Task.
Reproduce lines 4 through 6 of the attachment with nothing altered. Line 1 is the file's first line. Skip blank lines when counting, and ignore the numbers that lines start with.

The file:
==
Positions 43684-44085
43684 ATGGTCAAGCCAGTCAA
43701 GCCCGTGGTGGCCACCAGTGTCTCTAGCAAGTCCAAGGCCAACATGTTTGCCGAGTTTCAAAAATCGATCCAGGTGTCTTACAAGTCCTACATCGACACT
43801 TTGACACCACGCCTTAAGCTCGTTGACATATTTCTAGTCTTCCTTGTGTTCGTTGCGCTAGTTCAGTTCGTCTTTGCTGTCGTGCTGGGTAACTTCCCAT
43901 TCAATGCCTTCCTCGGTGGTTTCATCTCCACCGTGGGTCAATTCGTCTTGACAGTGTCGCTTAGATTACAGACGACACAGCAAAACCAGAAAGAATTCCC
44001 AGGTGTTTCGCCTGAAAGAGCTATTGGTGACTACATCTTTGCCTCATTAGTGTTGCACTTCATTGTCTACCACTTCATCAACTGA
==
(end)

43801 TTGACACCACGCCTTAAGCTCGTTGACATATTTCTAGTCTTCCTTGTGTTCGTTGCGCTAGTTCAGTTCGTCTTTGCTGTCGTGCTGGGTAACTTCCCAT
43901 TCAATGCCTTCCTCGGTGGTTTCATCTCCACCGTGGGTCAATTCGTCTTGACAGTGTCGCTTAGATTACAGACGACACAGCAAAACCAGAAAGAATTCCC
44001 AGGTGTTTCGCCTGAAAGAGCTATTGGTGACTACATCTTTGCCTCATTAGTGTTGCACTTCATTGTCTACCACTTCATCAACTGA